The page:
World Water Day: Celebrating Women’s Rights

March 19, 2013

A Malian girl carries a water can she just partially filled at a water pump in northern Mali's city of Gao (Photo credit should read Pascal Guyot/AFP/Getty Images).
A Malian girl carries a water can she just partially filled at a water pump in northern Mali’s city of Gao (Photo credit should read Pascal Guyot/AFP/Getty Images).

Water is a women’s issue. World Water Day, March 22, is Women’s Rights Day.

As basic economic, social and cultural rights, water, sanitation and hygiene (WASH) are a government’s responsibility. As a women’s rights issue, WASH is a concern for us all.

There is a great deal of evidence backing this up.

Every year, 40 billion working hours are lost to water collection worldwide, mostly by women and girls. This violates their rights to employment and education by taking up time and energy; and their rights to safety and dignity by exposing them to injury, animal attack, and physical and sexual violence. Since the water they collect is usually unsafe (if it were safe, chances are they wouldn’t have to walk far to get it, because a tap would be available near home), it violates their right to health, exposing them to Neglected Tropical Diseases, diarrhea, even uterine prolapse from carrying heavy loads.

Lack of sanitation and safe drinking water violates the right to safe and adequate housing. Combined with poor hygiene, it makes people sick because they ingest fecal matter without even knowing it, creates breeding grounds for insects carrying diseases like trachoma, and contaminates water sources; water-borne illnesses impact children most, keeping more kids from school and causing trauma for the many parents whose children don’t survive these diseases, up to 2,000 each day.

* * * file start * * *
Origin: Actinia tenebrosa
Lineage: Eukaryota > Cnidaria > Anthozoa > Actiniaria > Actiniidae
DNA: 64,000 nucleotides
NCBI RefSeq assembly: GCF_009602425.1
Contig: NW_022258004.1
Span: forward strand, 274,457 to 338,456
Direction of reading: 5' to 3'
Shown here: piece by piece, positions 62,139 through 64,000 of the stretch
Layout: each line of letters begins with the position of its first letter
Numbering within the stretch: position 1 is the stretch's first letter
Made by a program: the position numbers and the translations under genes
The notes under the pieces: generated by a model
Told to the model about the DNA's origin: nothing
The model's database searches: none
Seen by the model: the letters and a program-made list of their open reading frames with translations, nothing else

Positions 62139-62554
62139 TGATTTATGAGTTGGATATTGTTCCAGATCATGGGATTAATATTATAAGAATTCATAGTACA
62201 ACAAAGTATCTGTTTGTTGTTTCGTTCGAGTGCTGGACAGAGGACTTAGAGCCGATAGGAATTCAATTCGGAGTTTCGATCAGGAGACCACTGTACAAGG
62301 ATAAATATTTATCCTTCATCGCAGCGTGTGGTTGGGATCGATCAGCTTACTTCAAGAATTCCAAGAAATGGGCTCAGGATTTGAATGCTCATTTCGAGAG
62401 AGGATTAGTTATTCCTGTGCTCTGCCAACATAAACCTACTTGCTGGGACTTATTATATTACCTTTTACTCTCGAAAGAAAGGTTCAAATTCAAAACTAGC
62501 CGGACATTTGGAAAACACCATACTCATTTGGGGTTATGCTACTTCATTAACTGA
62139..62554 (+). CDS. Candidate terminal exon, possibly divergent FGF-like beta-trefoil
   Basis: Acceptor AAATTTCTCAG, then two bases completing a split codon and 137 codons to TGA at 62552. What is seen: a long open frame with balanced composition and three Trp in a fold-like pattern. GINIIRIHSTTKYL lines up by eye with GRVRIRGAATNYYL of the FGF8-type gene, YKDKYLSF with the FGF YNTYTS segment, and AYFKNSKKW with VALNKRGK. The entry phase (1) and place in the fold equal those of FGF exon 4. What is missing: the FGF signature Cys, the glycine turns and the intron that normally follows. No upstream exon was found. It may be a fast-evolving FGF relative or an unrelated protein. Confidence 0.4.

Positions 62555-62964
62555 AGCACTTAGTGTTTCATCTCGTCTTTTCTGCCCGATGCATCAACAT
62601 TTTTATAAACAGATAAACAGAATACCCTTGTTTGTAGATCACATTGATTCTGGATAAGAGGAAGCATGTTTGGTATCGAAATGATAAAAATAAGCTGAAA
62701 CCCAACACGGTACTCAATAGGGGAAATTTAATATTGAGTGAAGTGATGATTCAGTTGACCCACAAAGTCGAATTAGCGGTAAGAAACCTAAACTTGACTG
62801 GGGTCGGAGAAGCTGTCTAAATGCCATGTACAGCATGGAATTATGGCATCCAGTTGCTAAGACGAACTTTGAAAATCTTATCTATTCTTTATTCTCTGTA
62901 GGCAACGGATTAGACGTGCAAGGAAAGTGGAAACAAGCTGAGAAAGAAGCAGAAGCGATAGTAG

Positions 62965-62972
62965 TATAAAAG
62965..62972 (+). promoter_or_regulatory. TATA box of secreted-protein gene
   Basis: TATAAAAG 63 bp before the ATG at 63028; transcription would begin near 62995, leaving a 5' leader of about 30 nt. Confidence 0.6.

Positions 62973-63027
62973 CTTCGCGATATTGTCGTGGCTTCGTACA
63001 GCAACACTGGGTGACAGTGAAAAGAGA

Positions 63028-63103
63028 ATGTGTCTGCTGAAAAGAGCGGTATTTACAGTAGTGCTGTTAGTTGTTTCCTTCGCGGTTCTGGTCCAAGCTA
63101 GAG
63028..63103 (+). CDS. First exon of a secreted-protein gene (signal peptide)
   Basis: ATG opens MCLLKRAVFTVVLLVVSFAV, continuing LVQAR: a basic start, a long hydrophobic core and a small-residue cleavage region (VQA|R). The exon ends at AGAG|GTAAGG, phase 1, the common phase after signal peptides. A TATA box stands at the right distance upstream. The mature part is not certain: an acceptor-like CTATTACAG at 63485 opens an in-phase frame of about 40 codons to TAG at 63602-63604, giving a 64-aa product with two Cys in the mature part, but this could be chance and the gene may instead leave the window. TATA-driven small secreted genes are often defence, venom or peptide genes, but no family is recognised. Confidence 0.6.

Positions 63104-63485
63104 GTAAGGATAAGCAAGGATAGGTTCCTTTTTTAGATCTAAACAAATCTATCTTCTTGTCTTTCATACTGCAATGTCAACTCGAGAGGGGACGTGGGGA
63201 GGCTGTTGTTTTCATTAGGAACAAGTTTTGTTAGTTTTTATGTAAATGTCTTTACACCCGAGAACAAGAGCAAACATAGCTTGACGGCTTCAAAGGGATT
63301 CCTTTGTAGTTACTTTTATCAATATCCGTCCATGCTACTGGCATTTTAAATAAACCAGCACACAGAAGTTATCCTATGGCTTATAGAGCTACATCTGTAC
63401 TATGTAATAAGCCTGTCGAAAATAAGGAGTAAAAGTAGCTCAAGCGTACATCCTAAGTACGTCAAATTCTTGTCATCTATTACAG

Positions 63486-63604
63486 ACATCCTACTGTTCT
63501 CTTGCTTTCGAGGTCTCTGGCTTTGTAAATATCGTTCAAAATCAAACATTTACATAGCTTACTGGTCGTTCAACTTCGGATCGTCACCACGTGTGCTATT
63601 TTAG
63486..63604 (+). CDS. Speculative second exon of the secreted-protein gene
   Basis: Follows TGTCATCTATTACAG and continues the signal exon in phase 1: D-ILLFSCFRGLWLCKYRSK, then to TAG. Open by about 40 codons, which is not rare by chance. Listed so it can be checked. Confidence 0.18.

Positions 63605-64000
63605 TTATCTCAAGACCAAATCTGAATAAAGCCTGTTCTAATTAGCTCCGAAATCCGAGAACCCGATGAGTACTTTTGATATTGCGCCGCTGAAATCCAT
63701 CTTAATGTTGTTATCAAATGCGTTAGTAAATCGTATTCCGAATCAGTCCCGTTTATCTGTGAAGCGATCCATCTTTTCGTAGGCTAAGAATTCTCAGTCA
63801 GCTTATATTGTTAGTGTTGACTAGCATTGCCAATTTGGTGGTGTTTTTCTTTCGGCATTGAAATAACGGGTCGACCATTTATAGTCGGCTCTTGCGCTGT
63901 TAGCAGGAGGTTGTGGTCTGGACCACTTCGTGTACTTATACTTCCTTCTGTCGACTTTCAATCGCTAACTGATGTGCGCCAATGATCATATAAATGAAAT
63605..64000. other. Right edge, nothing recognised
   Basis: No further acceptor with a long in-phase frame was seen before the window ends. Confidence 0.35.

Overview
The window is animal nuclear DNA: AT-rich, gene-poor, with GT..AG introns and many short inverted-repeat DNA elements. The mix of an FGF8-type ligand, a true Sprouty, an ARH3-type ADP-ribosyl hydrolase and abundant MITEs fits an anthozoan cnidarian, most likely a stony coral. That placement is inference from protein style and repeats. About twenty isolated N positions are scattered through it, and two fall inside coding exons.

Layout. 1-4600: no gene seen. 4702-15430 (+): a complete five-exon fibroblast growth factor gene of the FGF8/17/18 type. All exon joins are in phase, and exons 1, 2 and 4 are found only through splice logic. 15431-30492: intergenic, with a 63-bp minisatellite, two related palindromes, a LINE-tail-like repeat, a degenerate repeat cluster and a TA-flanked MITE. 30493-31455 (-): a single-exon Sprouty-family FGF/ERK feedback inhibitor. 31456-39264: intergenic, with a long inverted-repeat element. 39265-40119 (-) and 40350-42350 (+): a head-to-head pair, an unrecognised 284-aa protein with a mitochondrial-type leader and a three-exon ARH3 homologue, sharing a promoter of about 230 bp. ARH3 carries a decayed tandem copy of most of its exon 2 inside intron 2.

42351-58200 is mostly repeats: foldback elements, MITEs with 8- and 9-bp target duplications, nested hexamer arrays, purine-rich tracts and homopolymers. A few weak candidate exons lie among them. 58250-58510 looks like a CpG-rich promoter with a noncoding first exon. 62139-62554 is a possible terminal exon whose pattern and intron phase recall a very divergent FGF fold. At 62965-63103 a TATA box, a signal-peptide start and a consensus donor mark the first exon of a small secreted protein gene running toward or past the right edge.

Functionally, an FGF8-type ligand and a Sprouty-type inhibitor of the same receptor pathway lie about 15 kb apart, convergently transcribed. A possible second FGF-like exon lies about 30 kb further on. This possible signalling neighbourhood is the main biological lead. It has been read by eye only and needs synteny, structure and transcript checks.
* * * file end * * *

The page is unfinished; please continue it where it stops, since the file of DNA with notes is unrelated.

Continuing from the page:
Emerging research emphasizes that lack of safe water, sanitation and hygiene impacts maternal health.  One estimate is that 4% of all maternal mortality can be linked to poor WASH. This means water, sanitation and hygiene are also part of our new My Body, My Rights! Campaign, because dying in childbirth from preventable causes is just as egregious a human rights violation as not being able to control whether and when you get pregnant.

In 2005, the Senator Paul Simon Water for the Poor Act required the U.S. government to prioritize WASH investments for the world’s poorest people, of course including women and girls. This law recognized that water, sanitation and hygiene link to many foreign policy goals, many global health and development needs and opportunities. In other words, it recognized that these are basic human rights.

From educational access and quality, to nutrition, health, and maternal and newborn survival, to poverty reduction, WASH is a lynchpin. But only when the U.S. government and every other government in the world recognizes its obligations to protect the human right to safe drinking water, sanitation and hygiene will its full benefits be felt. Statistics and rhetoric don’t quite do the trick.

This World Water Day, we are focused on a simple adage: water is a women’s issue. We invite you to help ensure that women are no longer left out of the water conversation, and that water and sanitation become central to women’s rights.

To start, follow #WorldWaterDay discussions on Twitter and contribute your own thoughts on water and women’s rights. Or, tell Secretary Kerry that the rights to water, sanitation and hygiene must be protected as part of a comprehensive approach to women’s health rights. Finally, you could just tell a friend you’re celebrating World Water Day. After all, water has something for everyone.